Andrew Baume
Head of Fixed Income
Macro & Markets
16 Jun, 2022

The people of Hamelin realised they had a rat problem but didn’t like the cost of the solution. The Piper needed to be paid and a generation was lost. On Wednesday (early Thursday a.m. our time), Jay Powell the Chair of the Federal Reserve Open Market Committee (FOMC) did the only thing he could and raised Fed Funds by 75 basis points to a range of 1.5/1.75%. Markets are patting themselves on the back for pushing the Fed’s hand with the S&P rallying by 1.46% and the US 10 year bond dropping by a staggering 19bps to 3.28%.

By bending to the will of traders globally, Powell has reinforced that they will push the economy backwards to avoid inflationary spirals. He also committed to a hike next meeting in late July before a summer break pushes any further action to late September.

A decade of Central Bank and other governmental interference in markets left us a price to pay. Avoiding a 70s era snowballing of inflation with rates set too low has been made worse by the Russian adventure into Ukraine. Supply side shocks are bullying the Fed into reversing its emergency settings rapidly, trying to choke demand. The cost is going to be felt most by those without wealth and solid income. Poorer Americans are already drawing down heavily on their credit cards to meet day to day expenses and new home loan approvals are down.

The harsh reality is that a slowdown in the economy that is sharp enough to choke off demand and prevent widespread price rises can only lead to higher unemployment and lower asset prices. Powell himself said that if unemployment rose to 4% (3.6 now) but inflation was under control that would be a “great achievement.” The corollary is that this “demand destruction” can also destroy earnings margins. Markets reflected that the pain of unprecedented rate rises today means the future earnings will not be under as much pressure. 

This vigorous reversal of easy conditions may be met by fragility in economies who have had the liquidity drip from central banks for so long. Global Investment Banks are predicting recession by the middle of 2023 as the lack of demand plays out and a few saying it could hit by the end of 2022. But Equity markets have already visited the 80th percentile of the average recessionary drawdown. The relief rally today was all about the ingredients required to weaken the economy slow inflation being baked in and an inflationary crisis being avoided. Fedspeak as well as its actions are aimed at expectations as much if not more than actually imposing costs, and the rate hike was designed to calm the foamy sea.

A little inflation can be a good thing; borrowers find it easier to repay their debts, incomes rise and assets grow because revenues increase. Losing control is when inflation is dangerous. Monetary policy is a blunt tool that seeks to adjust the demand curve by forcing spending to be redirected to higher interest costs. Central Banks run a fine line between delivering a message that buyers should keep their hands in their pockets and avoiding companies repricing simply to cover higher financing burdens.

In the US most consumer finance is insensitive to the Fed Funds rate. Home loans are largely fixed rate in the US and the average US credit card interest rate was 16.17% in the first quarter of 2022, according to the Fed making the base rate a rounding error. Rate hikes largely affect the flow not the stock of consumer debt actual costs take some time to filter through. Most of the effect of rate changes in the US is indirect as companies pass on higher costs and shed workers. Without matching wage rises, demand is withdrawn from discretionary items and redirected to non-discretionary. The focus on oil is extreme because for most Americans oil and its derivative products like petrol are not at all discretionary, needed for both personal and goods transport as well as heating. By acting decisively overnight Americans will be in no doubt that further rises will be delivered if needed.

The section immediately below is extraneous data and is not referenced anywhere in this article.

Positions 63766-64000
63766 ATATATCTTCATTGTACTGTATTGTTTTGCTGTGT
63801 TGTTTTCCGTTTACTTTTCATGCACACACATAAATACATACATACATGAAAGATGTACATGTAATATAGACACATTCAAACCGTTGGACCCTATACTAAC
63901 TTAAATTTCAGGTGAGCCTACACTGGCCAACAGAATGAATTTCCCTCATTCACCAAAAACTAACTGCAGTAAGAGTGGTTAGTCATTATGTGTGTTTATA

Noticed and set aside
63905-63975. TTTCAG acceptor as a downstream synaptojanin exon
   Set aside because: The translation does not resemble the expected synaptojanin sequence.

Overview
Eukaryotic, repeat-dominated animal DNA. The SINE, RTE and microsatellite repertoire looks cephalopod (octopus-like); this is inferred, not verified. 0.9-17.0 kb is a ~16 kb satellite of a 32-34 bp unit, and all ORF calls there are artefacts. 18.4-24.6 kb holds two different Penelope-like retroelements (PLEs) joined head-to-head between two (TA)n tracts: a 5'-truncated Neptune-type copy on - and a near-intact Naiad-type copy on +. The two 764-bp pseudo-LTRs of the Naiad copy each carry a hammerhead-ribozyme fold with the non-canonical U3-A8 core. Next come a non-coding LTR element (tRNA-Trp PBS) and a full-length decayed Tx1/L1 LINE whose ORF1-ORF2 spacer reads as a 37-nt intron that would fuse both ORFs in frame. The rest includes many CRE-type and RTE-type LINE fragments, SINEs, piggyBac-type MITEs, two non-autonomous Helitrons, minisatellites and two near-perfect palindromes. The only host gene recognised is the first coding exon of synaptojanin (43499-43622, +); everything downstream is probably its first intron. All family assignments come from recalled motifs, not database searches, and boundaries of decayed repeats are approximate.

The Reserve Bank has a completely different dynamic. Because most loans are floating rate, rate decisions reprice the lion’s share of the stock of debt and not just the flow. Even fixed rate borrowers only have terms out to 5 years meaning they know their financing cost will go up sharply once the fixed period ends.

Given the fangs bared by Fed Chairman Powell this morning Governor Lowe of the RBA must be hoping that his frightening rhetoric about future rate hikes and 7% Australian inflation are enough to avoid the AUD being sold too heavily on interest rate differential grounds. He also knows that if the RBA does have to push interest rates to the levels the market has already priced in, the amount of housing stress will dwarf the effect in the USA and could push the economy much further than anyone would hope. Rates should not have to rise as far here as the US, but markets have already priced in similar moves.

There will be sighs of relief around the world that US traders welcomed this Fed action. Although they reiterated that 75bps moves would not be common the Board of Governors also changed their year end Fed Funds Forecast to a median of 3.4%, much higher than the prediction of 1.9% in March. Markets are already pricing in a Fed Funds rate of 3.5% by December, actually higher than today’s 10 Year rate.

So the piper will be paid, I close with a quote from Martin Wolf of the Financial Times: “I worked as an economist at the World Bank in the 1970s. What I remember most about that period was the pervasive uncertainty: we did not have any idea what would happen next. Many mistakes were made, some out of over-optimism and others out of panic.” The time to panic may have passed.

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